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The most famous theatres in Europe

Fancy a night at the opera? No, we're not talking about the film by the Marx Brothers – we mean the real opera. We would like to invite you to dress up to the nines and go on a tour of Europe's historic theatres, to enjoy important operas and contemporary dramas, and even pop concerts. Let's go back in time and take a look at the history of the most famous theatres in Europe. The curtain goes up...

  • 1583: Teatro Español, Madrid

Is this the oldest theatre in Europe? It might well be, based on the first performances that took place here, at the old "Corral de Comedias del Príncipe". In Barrio de Las Letras, a district in Madrid which is closely connected to literature, a statue of poet Federico García Lorca faces the Teatro Español, the hub of performing arts in Madrid. Don't miss it if you love theatre and the arts.

A lift was installed in 1929, the "King's Lift", which was used exclusively by King Alfonso XIII to get straight to his box.

  • 1737: San Carlo Theatre, Naples

San Carlo Theatre, in Naples, was founded 150 years later. This is the oldest active opera house in the world. This stunning building still stands in one of the most important spots in Naples, Piazza del Plebiscito, very close to the port. It is said that the theatres that were built later on used this one as a model.

If you want to get to know all about this theatre and its history from the inside, you can go on an affordable guided tour. It takes you round the seats and to the most luxurious boxes.

  • 1778: Teatro alla Scala, Milan

From the oldest theatre we now move on to the most famous one: Teatro alla Scala in Milan. If you love the opera or you simple fancy finding out more about it, we recommend travelling to Milan during the opera season, which usually starts at the end of the year. This theatre is one of the symbols of Milan and many tourists come here simply to take the obligatory photo outside.

The opera season starts on 7 December, which is the Feast of Saint Ambrose (patron saint of Milan). It never disappoints – La Scala gathers all the glamour of Milan's upper middle class.

  • 1847: Liceu, Barcelona

The most famous opera house in Barcelona can be found on Las Ramblas, the city's most iconic street. It opened in 1847 and reopened in 1999 after a fire in 1994. The Liceu knows how to attract all kinds of audiences, and nowadays its programme includes plays, opera and even pop and rock concerts.

The stage is part of a structure that is over 100 metres high. Thanks to this, the Liceu can alternate two major operas (with their respective sceneries).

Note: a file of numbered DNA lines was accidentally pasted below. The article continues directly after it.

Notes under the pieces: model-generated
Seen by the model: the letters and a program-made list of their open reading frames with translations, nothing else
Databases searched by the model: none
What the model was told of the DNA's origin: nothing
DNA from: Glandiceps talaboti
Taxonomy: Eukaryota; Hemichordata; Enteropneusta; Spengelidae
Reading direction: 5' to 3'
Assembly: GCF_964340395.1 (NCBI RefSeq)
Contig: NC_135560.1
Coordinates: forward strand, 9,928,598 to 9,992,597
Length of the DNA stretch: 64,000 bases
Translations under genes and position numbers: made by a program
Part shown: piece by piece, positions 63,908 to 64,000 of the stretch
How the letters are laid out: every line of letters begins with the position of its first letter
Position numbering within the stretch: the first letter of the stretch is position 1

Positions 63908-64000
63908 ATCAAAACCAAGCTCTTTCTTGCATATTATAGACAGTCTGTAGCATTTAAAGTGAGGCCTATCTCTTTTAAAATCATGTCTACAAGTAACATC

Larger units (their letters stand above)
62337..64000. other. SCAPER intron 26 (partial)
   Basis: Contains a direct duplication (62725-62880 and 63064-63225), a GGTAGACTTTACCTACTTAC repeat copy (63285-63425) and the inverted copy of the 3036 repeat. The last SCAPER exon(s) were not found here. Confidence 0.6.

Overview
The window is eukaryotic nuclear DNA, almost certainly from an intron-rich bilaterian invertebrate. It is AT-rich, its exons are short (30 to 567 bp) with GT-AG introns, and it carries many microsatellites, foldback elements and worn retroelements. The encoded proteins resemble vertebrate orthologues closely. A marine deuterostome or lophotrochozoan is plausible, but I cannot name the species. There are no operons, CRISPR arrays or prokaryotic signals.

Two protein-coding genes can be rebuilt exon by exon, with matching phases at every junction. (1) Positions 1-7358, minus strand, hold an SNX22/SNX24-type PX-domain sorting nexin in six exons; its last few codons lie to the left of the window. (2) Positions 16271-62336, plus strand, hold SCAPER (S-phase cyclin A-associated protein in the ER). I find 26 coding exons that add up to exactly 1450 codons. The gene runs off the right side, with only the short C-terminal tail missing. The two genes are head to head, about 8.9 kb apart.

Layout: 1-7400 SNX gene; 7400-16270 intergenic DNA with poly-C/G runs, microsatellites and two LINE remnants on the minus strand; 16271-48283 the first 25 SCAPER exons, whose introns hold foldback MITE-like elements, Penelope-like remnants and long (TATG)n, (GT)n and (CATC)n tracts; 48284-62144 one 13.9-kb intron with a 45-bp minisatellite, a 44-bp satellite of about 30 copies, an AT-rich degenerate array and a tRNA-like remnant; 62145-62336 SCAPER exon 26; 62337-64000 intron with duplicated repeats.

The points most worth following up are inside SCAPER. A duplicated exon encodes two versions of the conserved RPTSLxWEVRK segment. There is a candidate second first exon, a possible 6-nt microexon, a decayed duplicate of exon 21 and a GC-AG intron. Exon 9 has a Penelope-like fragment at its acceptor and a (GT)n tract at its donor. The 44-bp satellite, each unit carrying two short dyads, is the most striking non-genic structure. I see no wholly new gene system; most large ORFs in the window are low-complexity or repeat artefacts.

• 1856: Bolshoi Theatre

The Bolshoi Theatre opened in the mid-19th century. It is the most important and famous theatre in Russia ("Bolshoi" actually means "Grand Theatre" in Russian). It was completely refurbished in 2011 and it is also a dance, theatre and opera company. It has preserved the way it looked two centuries ago and it is a place not to be missed when you come to Moscow.

Swan Lake, arguably the most famous ballet of all time, was commissioned by the Bolshoi Theatre not long after opening and was premiered here in 1877.

  • 1871: Royal Albert Hall, London

This is one of the symbols of London : the Royal Albert Hall. Not only because it puts on all kinds of shows, but also because of its distinctive circular shape. However, if you want to visit a theatre with character in London, don't miss Shakespeare's Globe, next to the River Thames, where Shakespeare used to premiere his plays. It's not the original theatre, but it is a realistic reconstruction.

The list of stars who have been on stage at the Royal Albert Hall is endless. The Beatles played there twice in 1963! They even mentioned the famous concert hall in their song "A Day in the Life".

  • 1897: Teatro Massimo, Palermo

In the late 19th century a stunning neoclassical opera house opened in Southern Italy: Teatro Massimo in Palermo, which was made famous thanks to a film: the well-known final scene of "The Godfather Part III" was filmed on the staircase in 1990. It is also the third largest theatre in Europe and is situated in a privileged location in the centre of Palermo, next to Piazza Giuseppe Verdi.

There are guided tours since it reopened in 1997. You can also climb up to the roof, which affords stunning views of the city.

  • 1962: Palais Garnier, Paris

We know we're cheating with this one. Palais Garnier, one of the most important buildings in Paris, actually opened in 1875, but we want to fast-forward to 1962, the year in which Russian painter Marc Chagall completed the ceiling painting. It's a true explosion of colour in such a sober and classical atmosphere.

On the ceiling we can spot, amongst many other things, a tribute to five composers: Mozart, Wagner, Mussorgsky, Berlioz and Ravel.

  • 2008: Oslo Opera House

The last opera house on our list is the most recent of them all, as well as the most peculiar and modern one: we're talking about Oslo Opera House, a kind of white geometric cube, which opened in 2008. It is inspired by the shape of an iceberg and its curious marble structure appears to be rising up from the sea.

This opera house blends in perfectly with its surroundings – so much so that the main stage is 16 metres below sea level.


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